Purpose: To compare 2 glare tests to determine their relative usefulness in the assessment of posterior capsule opacification (PCO) and to evaluate the potential benefits of combined visual, acuity, contrast sensitivity, and glare testing.
Setting: Teaching hospital ophthalmology department.
Methods: Sixteen patients had glare, visual acuity, and contrast sensitivity testing before and after neodymium:YAG (Nd:YAG) capsulotomy. Results with the Brightness Acuity Tester (BAT, Mentor), which measures disability glare, and the Straylightmeter (Foundation for Eye Research, The Netherlands), which quantifies forward scatter by direct compensation techniques, were compared. The correlation between glare, ETDRS visual acuity, and Pelli-Robson contrast sensitivity was determined.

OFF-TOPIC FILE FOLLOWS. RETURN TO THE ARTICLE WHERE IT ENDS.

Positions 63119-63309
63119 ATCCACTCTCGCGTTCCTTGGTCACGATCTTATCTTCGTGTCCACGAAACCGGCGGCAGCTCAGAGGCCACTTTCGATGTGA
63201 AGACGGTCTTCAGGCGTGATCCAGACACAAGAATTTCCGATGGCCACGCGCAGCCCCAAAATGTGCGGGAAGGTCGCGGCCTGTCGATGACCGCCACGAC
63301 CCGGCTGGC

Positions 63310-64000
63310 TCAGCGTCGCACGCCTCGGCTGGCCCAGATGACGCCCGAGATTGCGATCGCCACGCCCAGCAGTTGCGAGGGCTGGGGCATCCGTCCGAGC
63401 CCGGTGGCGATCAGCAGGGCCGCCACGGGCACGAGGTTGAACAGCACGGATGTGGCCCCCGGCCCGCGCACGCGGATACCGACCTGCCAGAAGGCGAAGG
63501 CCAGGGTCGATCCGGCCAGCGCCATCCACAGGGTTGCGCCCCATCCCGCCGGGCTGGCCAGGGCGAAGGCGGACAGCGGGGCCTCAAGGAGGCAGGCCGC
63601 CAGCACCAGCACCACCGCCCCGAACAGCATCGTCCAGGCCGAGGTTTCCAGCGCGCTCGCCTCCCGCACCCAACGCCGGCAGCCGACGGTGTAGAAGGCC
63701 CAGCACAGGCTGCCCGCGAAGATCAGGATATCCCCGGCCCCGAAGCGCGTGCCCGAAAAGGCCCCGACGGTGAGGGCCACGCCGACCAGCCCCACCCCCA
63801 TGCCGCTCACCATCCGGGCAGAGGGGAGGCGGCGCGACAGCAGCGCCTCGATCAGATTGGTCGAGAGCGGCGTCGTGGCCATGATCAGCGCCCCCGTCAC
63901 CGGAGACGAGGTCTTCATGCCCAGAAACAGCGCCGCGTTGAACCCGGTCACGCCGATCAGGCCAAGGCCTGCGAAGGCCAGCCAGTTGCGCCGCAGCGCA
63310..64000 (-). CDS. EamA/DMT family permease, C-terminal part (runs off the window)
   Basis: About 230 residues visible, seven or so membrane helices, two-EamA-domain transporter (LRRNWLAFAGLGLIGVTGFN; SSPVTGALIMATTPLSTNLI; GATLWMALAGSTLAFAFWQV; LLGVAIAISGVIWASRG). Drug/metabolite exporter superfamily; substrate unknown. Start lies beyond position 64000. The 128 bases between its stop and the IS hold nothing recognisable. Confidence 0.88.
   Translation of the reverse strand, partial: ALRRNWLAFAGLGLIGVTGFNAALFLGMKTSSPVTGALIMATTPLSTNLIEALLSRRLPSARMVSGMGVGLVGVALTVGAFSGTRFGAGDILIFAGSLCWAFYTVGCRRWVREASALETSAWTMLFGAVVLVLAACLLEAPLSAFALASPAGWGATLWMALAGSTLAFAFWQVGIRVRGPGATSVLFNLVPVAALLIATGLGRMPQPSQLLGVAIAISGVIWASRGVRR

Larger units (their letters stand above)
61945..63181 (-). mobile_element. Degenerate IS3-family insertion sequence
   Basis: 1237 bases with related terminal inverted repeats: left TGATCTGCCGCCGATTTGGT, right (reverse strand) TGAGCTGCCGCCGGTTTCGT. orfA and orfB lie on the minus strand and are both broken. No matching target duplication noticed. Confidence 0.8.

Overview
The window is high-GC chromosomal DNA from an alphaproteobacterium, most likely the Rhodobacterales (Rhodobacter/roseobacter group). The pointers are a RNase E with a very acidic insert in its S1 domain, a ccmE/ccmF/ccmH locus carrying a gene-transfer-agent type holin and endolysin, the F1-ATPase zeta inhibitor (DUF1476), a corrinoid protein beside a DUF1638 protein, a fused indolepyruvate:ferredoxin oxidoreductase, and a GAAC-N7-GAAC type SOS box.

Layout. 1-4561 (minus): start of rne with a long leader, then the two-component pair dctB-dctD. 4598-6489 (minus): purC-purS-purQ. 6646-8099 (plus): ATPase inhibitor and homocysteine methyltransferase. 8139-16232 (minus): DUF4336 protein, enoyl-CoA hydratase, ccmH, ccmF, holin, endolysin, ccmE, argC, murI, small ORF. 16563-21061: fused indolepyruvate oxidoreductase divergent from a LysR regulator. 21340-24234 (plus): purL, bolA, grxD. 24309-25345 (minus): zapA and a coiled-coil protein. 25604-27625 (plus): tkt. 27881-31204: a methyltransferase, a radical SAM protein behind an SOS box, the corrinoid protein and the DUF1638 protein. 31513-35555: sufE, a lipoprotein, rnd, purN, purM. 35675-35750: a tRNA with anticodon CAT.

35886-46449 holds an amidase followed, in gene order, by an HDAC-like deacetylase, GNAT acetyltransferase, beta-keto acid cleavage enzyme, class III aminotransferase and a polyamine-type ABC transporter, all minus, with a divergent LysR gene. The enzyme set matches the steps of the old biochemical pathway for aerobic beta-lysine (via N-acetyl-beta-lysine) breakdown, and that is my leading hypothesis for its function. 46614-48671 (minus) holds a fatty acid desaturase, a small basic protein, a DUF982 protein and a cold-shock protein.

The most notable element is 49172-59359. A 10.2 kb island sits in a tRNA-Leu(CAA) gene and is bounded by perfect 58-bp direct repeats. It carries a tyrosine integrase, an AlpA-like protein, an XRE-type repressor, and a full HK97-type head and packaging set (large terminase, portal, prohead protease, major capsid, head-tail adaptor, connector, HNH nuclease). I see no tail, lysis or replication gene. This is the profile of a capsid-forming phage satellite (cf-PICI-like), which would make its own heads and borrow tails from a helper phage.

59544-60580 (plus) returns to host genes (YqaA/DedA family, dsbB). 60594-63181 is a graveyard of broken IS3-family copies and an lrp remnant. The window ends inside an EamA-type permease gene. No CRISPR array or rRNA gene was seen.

Results: Pretreatment visual acuity was significantly correlated with contrast sensitivity (P < .01). However, visual acuity and contrast sensitivity were poorly correlated with both the BAT and Straylightmeter (P > .05), indicating that visual acuity is predictive of contrast sensitivity but a poor predictor of glare. Glare was significantly improved (Straylightmeter, P < .0001; BAT, P < .05) following capsulotomy. While the Straylightmeter consistently measured precapsulotomy forward scatter that improved with treatment, corresponding BAT disability glare was unmeasurable in 18.8% of patients with PCO, as their visual acuities improved rather than deteriorated with glare testing.
Conclusions: Glare testing provided more information than contrast sensitivity when combined with visual acuity in the evaluation of PCO. Glare related to PCO is better assessed using the Straylightmeter because the BAT may yield aberrant disability glare results.